Thursday, September 22, 2011

Sunny paradoxes – part 2

A hazy sun
Since the solar system's beginning, the sun has increased its energy output by about 25 percent. What has that meant for earth? From ancient rocks, we can tell that a younger earth had surface liquid which can be taken to mean that earth has remained roughly the same temperature as we still have liquid water. If the sun was cooler back then, why wasn't the earth cooler? This is known as the 'faint young sun paradox'. A number of mechanisms may have been responsible for keeping a relatively constant surface temperature. Probably a combination of things are involved, but no one knows for sure. Here are some possibilities:

The Earth was warmer despite less incoming solar energy because of a larger greenhouse effect. For this to work, the greenhouse effect responsible would have tapered off as the sun grew brighter. The greenhouse effect is caused by an atmosphere rich in 'stuff' that prevents radiation from escaping. Two of the better culprits are water vapour and carbon dioxide (methane is a good at this too, as is nitrous oxide i.e., laughing gas). Assuming carbon dioxide played a big role, where would extra carbon dioxide come from? Way back, a more geologically active earth spewed more carbon dioxide from volcanoes. This excess carbon dioxide eventually was sunk into places like our oceans thereby reducing this greenhouse gas over time (only in the last 200 years have people begun spewing out our own contribution of this gas). So, when the sun was cooler the extra carbon dioxide created a greenhouse effect that has decreased at a similar rate as the sun heating up. Other processes probably put more of the other greenhouse gases into our atmosphere long ago and removed them slowly over time as well.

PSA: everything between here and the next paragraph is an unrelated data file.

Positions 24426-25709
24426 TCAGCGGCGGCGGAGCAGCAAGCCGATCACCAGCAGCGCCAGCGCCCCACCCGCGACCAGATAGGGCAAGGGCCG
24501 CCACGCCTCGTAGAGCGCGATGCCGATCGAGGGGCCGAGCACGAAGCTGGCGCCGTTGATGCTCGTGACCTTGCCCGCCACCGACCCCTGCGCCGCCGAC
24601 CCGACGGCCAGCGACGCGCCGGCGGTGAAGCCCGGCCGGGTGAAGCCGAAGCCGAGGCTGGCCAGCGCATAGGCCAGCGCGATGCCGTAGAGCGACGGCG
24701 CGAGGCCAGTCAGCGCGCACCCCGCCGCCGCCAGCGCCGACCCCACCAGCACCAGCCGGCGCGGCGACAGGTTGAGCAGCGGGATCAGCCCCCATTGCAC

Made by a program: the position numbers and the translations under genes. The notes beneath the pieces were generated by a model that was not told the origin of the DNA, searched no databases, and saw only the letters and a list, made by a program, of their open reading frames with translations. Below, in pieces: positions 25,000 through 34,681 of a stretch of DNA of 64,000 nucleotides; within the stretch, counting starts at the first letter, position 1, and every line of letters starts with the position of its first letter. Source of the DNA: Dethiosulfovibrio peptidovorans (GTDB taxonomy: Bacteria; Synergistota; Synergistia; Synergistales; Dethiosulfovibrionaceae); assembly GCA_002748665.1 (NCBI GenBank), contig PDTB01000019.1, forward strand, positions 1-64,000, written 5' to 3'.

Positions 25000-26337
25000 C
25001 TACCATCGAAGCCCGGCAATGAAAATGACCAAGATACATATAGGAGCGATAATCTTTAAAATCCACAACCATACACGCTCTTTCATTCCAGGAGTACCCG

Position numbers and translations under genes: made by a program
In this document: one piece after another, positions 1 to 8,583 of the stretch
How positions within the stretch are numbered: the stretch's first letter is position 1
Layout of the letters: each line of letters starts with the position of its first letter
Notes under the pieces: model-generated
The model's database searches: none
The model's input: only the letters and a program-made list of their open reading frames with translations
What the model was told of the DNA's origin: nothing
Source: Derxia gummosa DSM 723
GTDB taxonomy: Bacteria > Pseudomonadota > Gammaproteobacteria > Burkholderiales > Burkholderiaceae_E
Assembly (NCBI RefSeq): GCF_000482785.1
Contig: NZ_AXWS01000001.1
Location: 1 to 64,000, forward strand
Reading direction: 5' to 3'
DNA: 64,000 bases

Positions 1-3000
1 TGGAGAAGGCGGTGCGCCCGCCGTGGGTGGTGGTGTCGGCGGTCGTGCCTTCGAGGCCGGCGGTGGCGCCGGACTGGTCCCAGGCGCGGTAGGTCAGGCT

A recent thought based on big assumptions is that the early atmosphere also had more nitrogen. Nitrogen all on its own isn't a greenhouse gas on Earth (on Saturn's moon Titan, some funky stuff happens to the nitrogen, so there it acts a greenhouse gas), however extra nitrogen bounces around and hits the greenhouse gases which gives the greenhouse gases extra energy and makes them unstable or wobbly. This molecular wobble spreads out absorption lines (the range where a particular molecule absorbs energy) resulting in a wider band to absorb the radiation – thus more radiation is absorbed. On the flip side, extra nitrogen could also increase Rayleigh scattering, thus reflecting more of the incoming radiation away. So knowing which process dominated would be important.

As for why early earth wasn't colder with a cooler sun, we have good some ideas, but we really don't know for sure.

Walker, C.G., P.B. Hays and J.F. Kasting, 1981: A negative feedback mechanism for the long-term stabilization of Earth's surface temperature. Journal of Geophysical Research, 86, 9776-9782

Goldblatt, C., M.W. Claire, T.M. Lenton, A.J. Matthews, A.J. Watson and K.J. Zahnle, 2009: Nitrogen-enhanced greenhouse warming on early Earth. Nature Geoscience, 2, 891-896.

Monday, September 19, 2011

Sunny paradoxes – part 1

A sunset over Cumberland Sound
The sun continuously shines on Earth, but how much sunlight reaches us varies through the year. Since the Earth's orbit is elliptical, we are closest to the sun around 3 January and farthest around 4 July. Every illustration of the elliptical orbit of Earth that I've seen shows a hugely skewed orbit, which could lead one to think Earth would have its hottest global temperature in January.

However, the elipticalness of our orbit doesn't have much of an impact. From Wikipedia: Earth's farthest point is 152,098,232 km and the closest 147,098,290 km – a difference of 4,999,942 km, which is a small fraction of the orbit's radius (yeah, it's still a huge number, but everything in space is huge). Another way to look at this is to consider the eccentricity of Earth's orbit. Eccentricity is a measure of how circular an orbit is, zero is a perfect circle and one isn't a closed orbit (like a slingshot). Earth's eccentricity is about 0.02 – really close to a circle.